Hey ho, silver
Once upon a time, Formula One fan and more general wit Clive James noted with typical dryness that ‘it is said these days with increasing frequency that Monaco makes a nice change from Grand Prix racing’. And with but the latest visit upon us this weekend coming, it’s hard to argue.
What is it with the fraternity’s annual stop-off and its apparent ‘jewel in the crown’ status? There are so many reasons to dislike Grands Prix around the Principality. If you’re to be critical the Monaco round is an anachronism. If you’re to be very critical, it’s an absurdity.
Narrow, bumpy, sinewy. Nelson Piquet once declared famously that its challenge is like trying to ride your bicycle around your living room. The cars never are allowed close to their full potential around its confines and that has been the way for decades. No-one can pass here, and that’s been the case ever since the insertion of the ‘swimming pool section’ (apparently to give more room for grandstands…) in 1973. By now, had the Monaco Grand Prix never existed then suggesting to establish it would be an act considered something close to certifiable.
It doesn’t get much better off the track either; all cramped and claustrophobic as well as that the event attracts various ostentatious posers who in all probability don’t care much for the sport other than in that one weekend of the year.
But perhaps, conversely, what it is about Monaco lays within all of this somewhere.
It is no exaggeration that among those ‘brands’ that make F1 what it is Monaco is right up there with the very most important. Maybe is the most important. Even those who’ve never seen a motor race have a reasonable chance of pairing Monaco with F1 in a word association test.
F1 could exist without it of course, but it would be diminished. And as a sneak preview of this scenario we had the fairly recent example of CART without the Indy 500, an absence it could never overcome despite having many things otherwise going for it and the series had to return eventually to its Blue Riband round somewhat abashed.
Moreover, and like it or not, Monaco seems to embody much of F1’s image, or at least that which it likes to have of itself: glamorous, wealthy, eye-catching. Everywhere you turn in a Monaco Grand Prix weekend there is something captivating. It’s no coincidence either that in terms of off-track commerce the gathering has long been considered the most important of the year.
It’s not all about stuff away from the track either. With the possible exceptions of Spa and Monza no other modern F1 venue represents such a continuous thread of the sport’s heritage as Monaco does. The history of the place stretches back all the way to 1929 and the event literally is as old as street racing itself – prior to the inaugural Monaco gathering races were considered at home either on country roads or on the burgeoning permanent autodromes such as Monza. Before we knew it the legendary Achille Varzi and Tazio Nuvolari were indulging in duels around the houses that went into folklore. All of the sport’s revered names have raced here; most have excelled. Some of the performances, such as those of Stirling Moss in 1961 and of Jochen Rindt in 1970, remain fresh and sharp in the memory. The circuit that survives today isn’t all that different to that of 1929 either.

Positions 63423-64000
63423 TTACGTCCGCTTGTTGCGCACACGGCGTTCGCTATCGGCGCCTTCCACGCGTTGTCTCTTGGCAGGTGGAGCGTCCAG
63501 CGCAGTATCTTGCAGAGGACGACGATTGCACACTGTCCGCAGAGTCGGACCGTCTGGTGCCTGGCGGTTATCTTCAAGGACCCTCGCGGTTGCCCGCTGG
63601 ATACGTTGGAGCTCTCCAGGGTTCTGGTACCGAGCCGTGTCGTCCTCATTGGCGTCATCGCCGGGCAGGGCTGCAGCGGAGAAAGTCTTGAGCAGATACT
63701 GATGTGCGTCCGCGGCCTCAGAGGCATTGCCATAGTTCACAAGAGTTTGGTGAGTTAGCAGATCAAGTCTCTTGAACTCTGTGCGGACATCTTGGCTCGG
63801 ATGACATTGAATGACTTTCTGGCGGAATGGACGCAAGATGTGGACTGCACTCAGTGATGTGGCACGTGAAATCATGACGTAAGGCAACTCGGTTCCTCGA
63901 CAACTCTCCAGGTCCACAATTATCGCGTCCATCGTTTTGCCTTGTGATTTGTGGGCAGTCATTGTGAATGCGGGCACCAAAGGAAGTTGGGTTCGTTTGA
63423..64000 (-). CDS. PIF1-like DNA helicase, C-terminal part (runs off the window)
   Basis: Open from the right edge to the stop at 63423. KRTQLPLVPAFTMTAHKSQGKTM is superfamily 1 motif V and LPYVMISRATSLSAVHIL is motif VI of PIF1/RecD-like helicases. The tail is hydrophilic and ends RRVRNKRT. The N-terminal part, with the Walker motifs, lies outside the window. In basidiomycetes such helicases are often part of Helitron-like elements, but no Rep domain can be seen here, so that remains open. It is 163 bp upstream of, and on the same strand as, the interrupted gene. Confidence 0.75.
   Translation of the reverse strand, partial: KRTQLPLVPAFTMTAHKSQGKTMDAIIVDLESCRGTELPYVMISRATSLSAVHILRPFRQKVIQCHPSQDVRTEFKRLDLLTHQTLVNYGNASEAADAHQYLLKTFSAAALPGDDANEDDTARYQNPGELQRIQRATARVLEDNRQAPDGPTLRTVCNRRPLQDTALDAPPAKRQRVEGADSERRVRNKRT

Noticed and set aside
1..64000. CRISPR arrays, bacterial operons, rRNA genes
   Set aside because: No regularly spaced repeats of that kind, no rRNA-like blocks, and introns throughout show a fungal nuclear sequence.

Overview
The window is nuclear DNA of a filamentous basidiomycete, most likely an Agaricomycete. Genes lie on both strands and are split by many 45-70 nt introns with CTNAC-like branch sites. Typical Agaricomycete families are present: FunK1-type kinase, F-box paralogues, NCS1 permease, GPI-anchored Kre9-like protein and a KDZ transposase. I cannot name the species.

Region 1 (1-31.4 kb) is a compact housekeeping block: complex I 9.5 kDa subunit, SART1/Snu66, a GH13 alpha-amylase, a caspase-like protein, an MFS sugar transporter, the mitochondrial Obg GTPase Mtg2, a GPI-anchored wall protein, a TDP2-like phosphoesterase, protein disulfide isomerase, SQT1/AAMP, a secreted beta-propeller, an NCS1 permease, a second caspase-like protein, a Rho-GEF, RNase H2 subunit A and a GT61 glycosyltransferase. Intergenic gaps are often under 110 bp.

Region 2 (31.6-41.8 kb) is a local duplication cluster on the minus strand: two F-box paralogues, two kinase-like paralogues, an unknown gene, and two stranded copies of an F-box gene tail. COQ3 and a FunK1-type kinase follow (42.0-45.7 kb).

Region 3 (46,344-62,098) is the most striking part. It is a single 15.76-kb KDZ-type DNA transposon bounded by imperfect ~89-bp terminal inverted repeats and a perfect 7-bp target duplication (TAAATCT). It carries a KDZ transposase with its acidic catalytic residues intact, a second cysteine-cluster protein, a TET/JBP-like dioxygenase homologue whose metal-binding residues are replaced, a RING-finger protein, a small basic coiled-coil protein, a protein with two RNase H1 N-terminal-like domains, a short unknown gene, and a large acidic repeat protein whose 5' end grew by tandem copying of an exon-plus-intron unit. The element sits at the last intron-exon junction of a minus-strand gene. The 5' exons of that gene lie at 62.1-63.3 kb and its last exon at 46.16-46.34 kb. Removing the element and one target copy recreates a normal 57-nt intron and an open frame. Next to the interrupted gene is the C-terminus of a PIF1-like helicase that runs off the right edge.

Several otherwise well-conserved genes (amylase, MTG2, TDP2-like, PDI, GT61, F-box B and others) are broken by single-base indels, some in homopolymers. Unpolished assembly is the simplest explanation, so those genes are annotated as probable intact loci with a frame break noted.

Plus while the race is the slowest of the season no where else – given the way the cars flash past the barriers but millimetres away – do you get a greater impression of speed of a Grand Prix car than at Monaco.
And even with the criticisms outlined no other event on the modern F1 calendar is such a driving challenge; a challenge of precision, skill and concentration. Nowhere else is the driver able to make a personal difference over and over their machinery. Nowhere else is there such a likelihood that even the smallest error will be punished definitively, a characteristic that’s grown rather rare in this age of the car park run off area.
Not for nothing either are many of the sport’s giants of past and present multiple winners around the Principality. And to take ourselves back to the inimitable Senhor Piquet, his celebrated Monaco line rather than said in contempt was in fact said with admiration; he followed it up with the view that victory on the streets of the Principality is worth two anywhere else.
But if Monaco is distinct the competitive order this weekend, at least for the front two, is not likely to be. Yes, Mercedes can despite everything be expected to be on top once again.
This is partly as Merc made a distinct stride on Ferrari in Spain last time out, partly too as the Scuderia was thought to be pegging Mercedes on engine grunt but not quite on chassis, and engine grunt counts for much less than usual at this track. And for all that we speak of Monaco’s uniqueness, the best car remains the best car. Even here.